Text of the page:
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King Edward Primary School Excitement + Determination = Success

School Name

School Name

 

King Edward was inaugurated as King Edward Schools because there were two school buildings, one for infants and one for juniors, each with their own head teacher and staff. They were usually referred to as King Edward Infants School or King Edward Junior School, although the term ‘Mixed’ was sometimes used for the Junior School. This continued to be the case right up to 1984, when the schools were amalgamated under one head teacher.

In 1974 Mansfield relinquished its role as the local education authority to Nottinghamshire County Council; although in 1989 this was divided into 8 Areas, one of which was Mansfield and so control effectively returned to the area!

In September 1984 the school became King Edward First School under one head teacher, Mrs Maureen Speer.

Between about 1976 and amalgamation in 1984 the infants’ school seems to have been renamed Titchfield Park Infants School or Titchfield Park First School; the lower building is still referred to as the Park Building.

In 2002, all the schools in Mansfield were re-organised into ‘families’, each feeding into one of the comprehensive secondary schools in the area. King Edward became part of the Brunts Family, along with its surviving sister pre-WWI Board School Newgate Lane, and the post-WWI High Oakham.

The school was partially refurbished and re-opened as King Edward Primary School for the occasion, with a dedication plaque being unveiled in the school hall.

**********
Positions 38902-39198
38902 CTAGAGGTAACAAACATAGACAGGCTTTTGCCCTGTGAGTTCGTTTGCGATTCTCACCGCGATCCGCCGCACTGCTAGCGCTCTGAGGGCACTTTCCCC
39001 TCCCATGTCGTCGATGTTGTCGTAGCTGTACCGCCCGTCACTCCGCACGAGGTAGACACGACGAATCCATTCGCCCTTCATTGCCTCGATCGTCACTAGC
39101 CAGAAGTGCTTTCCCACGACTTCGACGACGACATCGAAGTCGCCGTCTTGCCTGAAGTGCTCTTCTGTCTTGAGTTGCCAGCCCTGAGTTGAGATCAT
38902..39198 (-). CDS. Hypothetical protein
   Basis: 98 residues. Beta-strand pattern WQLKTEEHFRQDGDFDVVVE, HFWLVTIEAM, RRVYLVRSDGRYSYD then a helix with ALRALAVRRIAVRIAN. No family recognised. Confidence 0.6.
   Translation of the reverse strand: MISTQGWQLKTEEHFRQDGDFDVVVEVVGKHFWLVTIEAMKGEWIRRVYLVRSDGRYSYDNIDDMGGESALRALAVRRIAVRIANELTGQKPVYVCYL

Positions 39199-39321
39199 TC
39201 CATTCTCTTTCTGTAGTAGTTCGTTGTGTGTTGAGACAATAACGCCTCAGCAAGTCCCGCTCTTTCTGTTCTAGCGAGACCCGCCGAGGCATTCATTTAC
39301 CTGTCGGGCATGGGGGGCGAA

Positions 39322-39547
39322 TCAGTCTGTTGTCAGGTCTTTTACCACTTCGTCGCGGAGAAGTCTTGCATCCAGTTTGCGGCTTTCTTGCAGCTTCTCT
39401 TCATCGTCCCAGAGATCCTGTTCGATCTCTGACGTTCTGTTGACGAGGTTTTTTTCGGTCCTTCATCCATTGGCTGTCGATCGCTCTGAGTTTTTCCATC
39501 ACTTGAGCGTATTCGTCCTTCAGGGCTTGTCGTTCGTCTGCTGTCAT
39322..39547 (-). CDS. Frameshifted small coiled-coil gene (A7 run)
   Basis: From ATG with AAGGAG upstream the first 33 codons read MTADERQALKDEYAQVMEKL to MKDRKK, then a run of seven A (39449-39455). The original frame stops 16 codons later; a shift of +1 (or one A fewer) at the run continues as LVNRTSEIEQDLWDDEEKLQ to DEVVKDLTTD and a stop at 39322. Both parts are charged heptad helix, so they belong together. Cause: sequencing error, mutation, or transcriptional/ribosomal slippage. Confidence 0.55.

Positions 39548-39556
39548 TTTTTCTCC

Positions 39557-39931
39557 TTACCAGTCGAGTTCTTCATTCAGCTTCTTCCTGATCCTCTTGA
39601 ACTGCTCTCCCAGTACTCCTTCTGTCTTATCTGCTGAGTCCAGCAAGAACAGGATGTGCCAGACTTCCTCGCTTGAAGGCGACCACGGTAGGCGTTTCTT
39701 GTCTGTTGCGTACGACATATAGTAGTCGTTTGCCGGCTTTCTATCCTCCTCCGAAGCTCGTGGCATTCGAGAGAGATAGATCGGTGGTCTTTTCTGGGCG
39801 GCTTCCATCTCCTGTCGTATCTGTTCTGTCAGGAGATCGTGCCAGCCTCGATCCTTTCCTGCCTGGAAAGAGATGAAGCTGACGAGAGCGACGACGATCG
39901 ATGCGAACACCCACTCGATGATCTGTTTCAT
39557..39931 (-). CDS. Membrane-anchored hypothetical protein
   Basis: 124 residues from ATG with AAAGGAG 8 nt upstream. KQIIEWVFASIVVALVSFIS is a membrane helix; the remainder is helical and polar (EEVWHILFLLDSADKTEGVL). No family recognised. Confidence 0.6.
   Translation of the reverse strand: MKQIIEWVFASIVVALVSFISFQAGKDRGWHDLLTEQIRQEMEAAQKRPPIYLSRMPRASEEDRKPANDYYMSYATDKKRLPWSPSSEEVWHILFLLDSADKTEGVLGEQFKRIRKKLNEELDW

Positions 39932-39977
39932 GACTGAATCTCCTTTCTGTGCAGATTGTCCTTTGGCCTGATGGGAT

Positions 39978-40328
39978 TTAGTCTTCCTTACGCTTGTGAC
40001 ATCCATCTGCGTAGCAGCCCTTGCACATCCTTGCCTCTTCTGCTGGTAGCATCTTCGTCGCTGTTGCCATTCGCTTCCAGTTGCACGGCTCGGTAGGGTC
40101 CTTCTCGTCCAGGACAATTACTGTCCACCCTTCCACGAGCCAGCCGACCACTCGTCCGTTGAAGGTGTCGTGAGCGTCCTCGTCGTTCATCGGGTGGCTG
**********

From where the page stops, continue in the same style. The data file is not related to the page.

Outwardly, it still looks much the same today as it did then.

When the new nursery building was opened in 2004, the school became known as King Edward Primary School and Nursery.

Titchfield Park, situated between Baums Lane and Nottingham Road, was gifted to the town in 1914-15 by the Duke of Portland (Marquis of Titchfield), as a celebration of the Duke and Duchess's silver wedding and of the coming of age of his heir the Marques. The original park was that part between the River Maun and Nottingham Road, towards the town centre. The land south of the River Maun was incorporated following the removal of the Mansfield Railway sidings, probably in the 1970’s or 1980’s, and now forms the ‘meadow’ section with its avenue of mature Plane/Lime trees alongside the old revetment wall between the lower and upper sidings.

Titchfield Park has always been an important local amenity for the school, visited as a treat or for ‘nature walks’ in the early days of the school and for sponsored walks and ‘fun’ runs more recently. When the Park furniture was replaced in 2002, King Edward children provided the designs for all the cast plaques that decorate the gates and the ends of benches.

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